Jevon was in the midst of the crowd outside BC Place. Like the Legal Observers, he was there to watch and witness and learn. He took this photo of a woman whose message is clear. Like me and so many others, it isn’t that she’s necessarily against the Olympics, but against the fact that 90% of arts funding has been cut from the provincial budget, apparently to facilitate these games. What we’re against is the way the event has been mounted on the backs of our schools, our health care system, and our programs for the poor.

But as I’ve said before, here in BC we have a government that’s by the rich and for the rich.

It sounds as though the police must have been getting messages on their headsets, clearly from someone somewhere else, not there on the streets. And yes, this sounds a lot like the way the military’s decision-makers too often command their troops from too far away from the reality of a situation. Even though Jev was on the sidewalk and not even in the street with the bulk of the protesters, he was shoved by a police officer. Not good, not necessary.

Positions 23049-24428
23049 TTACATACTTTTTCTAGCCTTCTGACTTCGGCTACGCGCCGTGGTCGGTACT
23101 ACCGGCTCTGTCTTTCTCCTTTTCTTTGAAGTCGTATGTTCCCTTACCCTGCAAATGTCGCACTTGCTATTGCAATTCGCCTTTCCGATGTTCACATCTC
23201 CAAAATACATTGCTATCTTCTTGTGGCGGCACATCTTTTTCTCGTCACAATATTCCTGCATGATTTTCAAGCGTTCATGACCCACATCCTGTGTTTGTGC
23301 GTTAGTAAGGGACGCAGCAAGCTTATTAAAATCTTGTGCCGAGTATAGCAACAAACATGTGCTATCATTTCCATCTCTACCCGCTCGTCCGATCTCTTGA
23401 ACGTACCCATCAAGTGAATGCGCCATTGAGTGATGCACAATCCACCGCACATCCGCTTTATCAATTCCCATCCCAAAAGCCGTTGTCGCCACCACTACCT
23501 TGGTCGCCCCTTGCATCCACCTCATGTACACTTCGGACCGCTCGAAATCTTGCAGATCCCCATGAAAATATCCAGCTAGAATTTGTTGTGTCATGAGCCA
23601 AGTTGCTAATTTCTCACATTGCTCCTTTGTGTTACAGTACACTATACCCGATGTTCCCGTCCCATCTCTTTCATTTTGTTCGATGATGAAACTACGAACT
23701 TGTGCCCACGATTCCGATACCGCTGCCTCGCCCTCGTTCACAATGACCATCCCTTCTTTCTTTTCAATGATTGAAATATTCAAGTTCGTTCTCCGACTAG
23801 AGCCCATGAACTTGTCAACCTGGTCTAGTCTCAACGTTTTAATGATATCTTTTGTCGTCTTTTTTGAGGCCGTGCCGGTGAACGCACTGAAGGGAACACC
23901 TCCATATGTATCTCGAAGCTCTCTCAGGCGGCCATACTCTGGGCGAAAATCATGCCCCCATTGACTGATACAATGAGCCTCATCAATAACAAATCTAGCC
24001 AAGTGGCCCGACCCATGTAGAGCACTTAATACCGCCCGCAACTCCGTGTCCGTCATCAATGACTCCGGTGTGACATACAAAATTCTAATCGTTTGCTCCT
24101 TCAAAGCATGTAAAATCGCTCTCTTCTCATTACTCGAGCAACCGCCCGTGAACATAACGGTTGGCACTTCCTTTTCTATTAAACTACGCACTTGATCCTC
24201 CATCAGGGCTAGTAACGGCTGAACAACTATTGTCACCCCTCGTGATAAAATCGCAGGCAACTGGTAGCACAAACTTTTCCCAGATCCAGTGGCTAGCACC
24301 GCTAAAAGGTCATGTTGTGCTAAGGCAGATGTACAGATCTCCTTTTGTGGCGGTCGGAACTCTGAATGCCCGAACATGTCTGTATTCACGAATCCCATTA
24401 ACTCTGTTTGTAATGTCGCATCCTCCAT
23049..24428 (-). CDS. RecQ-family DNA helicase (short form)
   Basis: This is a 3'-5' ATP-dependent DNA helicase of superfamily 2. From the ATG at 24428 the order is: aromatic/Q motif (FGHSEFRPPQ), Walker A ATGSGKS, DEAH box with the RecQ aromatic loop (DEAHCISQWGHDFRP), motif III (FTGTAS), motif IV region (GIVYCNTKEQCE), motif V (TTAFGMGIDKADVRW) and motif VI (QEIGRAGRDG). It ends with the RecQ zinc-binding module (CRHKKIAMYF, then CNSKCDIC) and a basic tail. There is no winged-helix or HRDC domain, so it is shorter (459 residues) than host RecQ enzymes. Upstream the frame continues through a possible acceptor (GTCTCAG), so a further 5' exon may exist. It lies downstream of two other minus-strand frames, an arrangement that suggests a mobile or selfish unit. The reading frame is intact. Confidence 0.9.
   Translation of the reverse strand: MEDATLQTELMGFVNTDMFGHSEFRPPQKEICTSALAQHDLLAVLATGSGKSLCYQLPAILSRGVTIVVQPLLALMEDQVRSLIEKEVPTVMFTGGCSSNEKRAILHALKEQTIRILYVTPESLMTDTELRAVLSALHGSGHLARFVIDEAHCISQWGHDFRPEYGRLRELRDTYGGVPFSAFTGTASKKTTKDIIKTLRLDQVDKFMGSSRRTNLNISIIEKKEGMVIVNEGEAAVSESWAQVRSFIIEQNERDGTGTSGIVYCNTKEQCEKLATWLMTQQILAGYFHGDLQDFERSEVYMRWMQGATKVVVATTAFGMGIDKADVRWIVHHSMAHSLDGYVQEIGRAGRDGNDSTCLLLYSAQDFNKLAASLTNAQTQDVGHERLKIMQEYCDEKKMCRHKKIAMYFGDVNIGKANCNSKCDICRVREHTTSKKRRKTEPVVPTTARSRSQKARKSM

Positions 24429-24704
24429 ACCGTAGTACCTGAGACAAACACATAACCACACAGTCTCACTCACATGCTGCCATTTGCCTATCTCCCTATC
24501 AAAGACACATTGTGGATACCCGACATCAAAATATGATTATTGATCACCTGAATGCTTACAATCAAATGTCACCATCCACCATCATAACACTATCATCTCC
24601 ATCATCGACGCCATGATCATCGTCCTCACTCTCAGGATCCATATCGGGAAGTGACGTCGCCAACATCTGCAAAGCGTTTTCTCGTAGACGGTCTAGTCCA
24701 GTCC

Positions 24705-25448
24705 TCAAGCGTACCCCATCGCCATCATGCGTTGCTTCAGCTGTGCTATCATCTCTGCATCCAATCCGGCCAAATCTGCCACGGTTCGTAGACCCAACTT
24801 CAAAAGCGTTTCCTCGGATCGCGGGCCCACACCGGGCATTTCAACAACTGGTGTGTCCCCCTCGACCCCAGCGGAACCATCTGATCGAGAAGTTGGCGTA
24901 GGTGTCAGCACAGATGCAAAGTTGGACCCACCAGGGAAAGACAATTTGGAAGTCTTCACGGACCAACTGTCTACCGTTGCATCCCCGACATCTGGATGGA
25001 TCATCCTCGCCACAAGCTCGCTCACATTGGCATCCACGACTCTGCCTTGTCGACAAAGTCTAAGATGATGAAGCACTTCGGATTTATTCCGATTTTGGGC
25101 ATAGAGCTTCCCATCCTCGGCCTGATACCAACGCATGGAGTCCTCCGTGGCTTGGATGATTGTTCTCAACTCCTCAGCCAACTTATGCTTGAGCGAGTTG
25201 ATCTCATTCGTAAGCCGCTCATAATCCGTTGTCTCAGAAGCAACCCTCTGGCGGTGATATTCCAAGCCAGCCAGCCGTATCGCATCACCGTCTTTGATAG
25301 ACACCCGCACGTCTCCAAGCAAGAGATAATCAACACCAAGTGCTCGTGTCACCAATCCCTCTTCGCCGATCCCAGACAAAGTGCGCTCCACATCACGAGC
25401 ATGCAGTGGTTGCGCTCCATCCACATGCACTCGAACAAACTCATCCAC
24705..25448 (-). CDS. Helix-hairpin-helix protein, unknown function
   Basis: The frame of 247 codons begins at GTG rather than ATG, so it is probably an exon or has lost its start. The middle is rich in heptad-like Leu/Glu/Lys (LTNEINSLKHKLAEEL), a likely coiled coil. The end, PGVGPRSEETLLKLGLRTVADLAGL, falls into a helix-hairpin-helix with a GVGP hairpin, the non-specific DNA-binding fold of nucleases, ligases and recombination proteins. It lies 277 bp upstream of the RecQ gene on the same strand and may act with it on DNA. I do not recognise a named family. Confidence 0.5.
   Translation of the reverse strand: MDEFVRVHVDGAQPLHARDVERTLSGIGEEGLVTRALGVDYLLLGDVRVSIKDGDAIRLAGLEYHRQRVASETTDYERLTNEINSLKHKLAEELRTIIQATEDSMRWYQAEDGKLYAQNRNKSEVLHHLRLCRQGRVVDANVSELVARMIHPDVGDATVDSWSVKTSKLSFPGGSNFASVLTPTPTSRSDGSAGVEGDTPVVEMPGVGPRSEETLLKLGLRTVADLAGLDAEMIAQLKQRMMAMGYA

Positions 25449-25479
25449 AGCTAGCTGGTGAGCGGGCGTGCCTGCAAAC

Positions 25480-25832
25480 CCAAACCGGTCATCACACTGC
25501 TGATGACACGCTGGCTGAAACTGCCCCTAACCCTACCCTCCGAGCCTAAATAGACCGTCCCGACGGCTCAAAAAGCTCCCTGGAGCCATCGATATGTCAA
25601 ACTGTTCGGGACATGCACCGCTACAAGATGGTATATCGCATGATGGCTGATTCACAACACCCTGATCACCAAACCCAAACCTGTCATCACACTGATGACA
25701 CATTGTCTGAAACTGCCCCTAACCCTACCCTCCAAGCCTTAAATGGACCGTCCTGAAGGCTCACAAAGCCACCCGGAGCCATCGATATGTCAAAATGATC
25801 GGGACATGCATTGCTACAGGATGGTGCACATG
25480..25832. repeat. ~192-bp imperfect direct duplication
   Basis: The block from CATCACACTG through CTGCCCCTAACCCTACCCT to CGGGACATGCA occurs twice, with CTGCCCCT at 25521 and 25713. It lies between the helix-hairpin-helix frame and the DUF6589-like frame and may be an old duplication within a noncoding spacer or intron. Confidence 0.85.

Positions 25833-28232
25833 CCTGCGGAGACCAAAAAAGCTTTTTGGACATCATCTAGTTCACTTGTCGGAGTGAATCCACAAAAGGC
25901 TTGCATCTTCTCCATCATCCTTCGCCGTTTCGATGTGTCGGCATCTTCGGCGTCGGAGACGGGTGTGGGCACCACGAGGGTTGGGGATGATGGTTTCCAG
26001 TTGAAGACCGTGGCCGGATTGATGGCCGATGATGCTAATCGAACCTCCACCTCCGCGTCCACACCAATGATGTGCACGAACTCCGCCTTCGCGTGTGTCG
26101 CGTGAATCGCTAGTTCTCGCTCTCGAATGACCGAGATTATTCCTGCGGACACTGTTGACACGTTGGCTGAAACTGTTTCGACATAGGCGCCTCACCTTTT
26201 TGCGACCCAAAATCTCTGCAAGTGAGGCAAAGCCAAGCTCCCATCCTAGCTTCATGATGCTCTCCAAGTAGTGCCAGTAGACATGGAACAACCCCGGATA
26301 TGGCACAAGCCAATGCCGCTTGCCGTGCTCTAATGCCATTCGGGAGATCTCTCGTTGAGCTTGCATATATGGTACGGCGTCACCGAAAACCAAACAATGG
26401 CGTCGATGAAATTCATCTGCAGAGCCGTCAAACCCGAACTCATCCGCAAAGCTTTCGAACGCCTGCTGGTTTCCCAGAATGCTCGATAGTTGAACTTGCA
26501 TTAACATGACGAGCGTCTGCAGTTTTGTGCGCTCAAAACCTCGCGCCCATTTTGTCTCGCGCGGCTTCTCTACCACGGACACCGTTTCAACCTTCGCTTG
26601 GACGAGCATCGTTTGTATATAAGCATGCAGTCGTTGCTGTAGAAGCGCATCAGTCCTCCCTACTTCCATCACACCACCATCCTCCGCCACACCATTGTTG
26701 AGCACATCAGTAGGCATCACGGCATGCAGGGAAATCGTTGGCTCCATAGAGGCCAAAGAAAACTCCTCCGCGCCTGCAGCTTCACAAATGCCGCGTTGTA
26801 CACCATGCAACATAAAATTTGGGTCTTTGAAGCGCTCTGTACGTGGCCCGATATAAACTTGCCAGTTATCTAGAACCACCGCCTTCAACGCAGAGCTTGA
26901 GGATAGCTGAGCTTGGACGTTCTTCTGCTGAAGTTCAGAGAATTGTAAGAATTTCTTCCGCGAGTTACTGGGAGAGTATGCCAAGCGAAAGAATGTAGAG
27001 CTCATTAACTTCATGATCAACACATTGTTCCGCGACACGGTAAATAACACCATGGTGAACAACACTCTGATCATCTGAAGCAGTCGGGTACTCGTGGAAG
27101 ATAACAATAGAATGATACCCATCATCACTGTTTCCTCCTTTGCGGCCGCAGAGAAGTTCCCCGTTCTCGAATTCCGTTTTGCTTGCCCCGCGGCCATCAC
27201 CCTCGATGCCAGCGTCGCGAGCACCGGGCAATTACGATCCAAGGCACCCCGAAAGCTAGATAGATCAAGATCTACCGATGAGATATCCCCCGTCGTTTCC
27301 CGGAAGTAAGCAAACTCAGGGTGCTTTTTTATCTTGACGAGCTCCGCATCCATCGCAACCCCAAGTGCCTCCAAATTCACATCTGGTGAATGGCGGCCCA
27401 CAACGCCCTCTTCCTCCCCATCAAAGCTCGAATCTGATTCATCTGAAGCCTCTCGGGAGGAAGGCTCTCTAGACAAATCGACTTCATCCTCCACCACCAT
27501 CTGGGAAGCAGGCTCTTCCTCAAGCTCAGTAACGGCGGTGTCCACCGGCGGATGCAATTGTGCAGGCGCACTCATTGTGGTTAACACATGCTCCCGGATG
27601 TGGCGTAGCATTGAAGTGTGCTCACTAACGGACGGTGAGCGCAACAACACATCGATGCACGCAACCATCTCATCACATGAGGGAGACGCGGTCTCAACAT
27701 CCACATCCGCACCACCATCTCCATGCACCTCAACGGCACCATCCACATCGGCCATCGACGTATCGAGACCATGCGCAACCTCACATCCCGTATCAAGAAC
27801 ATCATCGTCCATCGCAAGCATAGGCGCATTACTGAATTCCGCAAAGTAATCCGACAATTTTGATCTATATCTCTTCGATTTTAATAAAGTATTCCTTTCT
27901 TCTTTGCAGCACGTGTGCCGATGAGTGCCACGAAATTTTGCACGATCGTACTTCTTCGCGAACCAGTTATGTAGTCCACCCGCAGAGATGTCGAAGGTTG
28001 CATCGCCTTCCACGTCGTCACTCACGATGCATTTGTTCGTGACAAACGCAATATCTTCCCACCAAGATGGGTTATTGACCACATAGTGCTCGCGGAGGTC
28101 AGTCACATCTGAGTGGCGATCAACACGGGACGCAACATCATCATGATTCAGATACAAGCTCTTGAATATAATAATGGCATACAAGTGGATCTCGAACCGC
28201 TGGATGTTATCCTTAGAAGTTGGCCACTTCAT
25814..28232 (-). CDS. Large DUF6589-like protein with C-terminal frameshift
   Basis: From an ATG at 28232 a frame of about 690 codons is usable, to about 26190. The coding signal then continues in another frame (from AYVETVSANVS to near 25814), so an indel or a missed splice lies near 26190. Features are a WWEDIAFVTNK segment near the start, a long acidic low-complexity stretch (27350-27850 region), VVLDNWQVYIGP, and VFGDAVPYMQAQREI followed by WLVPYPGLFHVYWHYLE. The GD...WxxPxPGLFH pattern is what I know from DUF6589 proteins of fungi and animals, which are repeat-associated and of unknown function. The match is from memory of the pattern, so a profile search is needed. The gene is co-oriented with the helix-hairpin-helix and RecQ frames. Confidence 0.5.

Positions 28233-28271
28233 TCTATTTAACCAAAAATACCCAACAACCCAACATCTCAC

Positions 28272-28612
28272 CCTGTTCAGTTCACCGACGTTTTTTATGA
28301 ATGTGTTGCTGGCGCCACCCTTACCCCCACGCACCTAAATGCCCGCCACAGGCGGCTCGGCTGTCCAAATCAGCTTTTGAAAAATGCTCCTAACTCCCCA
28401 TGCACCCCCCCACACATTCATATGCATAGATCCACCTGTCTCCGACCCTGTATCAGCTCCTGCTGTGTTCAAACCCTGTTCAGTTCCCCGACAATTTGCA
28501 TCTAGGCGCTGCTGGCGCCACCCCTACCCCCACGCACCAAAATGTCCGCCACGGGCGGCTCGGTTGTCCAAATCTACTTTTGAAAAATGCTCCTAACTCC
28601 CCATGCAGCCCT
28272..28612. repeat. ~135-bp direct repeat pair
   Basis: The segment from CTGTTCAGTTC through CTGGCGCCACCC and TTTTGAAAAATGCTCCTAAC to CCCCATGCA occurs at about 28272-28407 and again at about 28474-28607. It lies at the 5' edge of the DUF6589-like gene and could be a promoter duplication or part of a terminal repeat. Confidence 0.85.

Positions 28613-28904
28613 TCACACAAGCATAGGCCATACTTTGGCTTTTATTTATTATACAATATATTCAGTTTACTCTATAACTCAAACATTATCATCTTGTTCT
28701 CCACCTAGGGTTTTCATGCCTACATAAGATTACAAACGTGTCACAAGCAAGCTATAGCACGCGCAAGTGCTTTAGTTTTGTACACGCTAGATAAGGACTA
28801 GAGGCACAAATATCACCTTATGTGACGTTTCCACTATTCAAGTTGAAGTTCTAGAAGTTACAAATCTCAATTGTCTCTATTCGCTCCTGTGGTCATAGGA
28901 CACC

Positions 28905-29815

And then on Saturday, things got even uglier. I don’t like that store windows were smashed or that vehicles were spray-painted or otherwise vandalized.

I remember a T-shirt that read ‘Perfect Paranoia is Perfect Awareness.’ So I can’t help wonder just who it was that threw those newspaper bins into the windows of the official Olympic department store, the Bay. Since the people who did this were apparently wearing masks, it’s anybody’s guess who it might have been.

Where the police had so much of their original ‘security wish list’ cancelled, who’s to say the rowdies weren’t placed there by those who wanted to discredit the protesters? What a wonderful excuse to get out the big guns. Which, by the way, is exactly what they did.

When I hear that the police are armed with batons and riot shields, I am saddened. When I hear they’re pounding their sticks against those shields and shouting in unison at the crowd, I am ashamed. But when I learn that some of them are packing assault rifles, I wonder whose country I am in.

And almost lost in all the hooplah was the news that Joshua Caleb Baker became the 140th Canadian soldier killed in Afghanistan. It was a training accident, but one that probably wouldn’t have happened if he hadn’t been in Afghanistan. And even though it wasn’t an IED that killed him, he’s just as dead.

When I hear those helicopters – especially in the middle of the night – it’s hard for me to feel particularly safe. I wonder what they’re doing. And I wonder just how secure all these new measures are making us.

Monday, February 15, 2010

Too many things going wrong

Last night, I woke in the middle of the night. The numbers on the clock flashed just about one. So, what was it woke me? The Dear Man snoring? Nope. Helicopters buzzing the sky.

Wednesday, February 10, 2010

Olympic flame of a different sort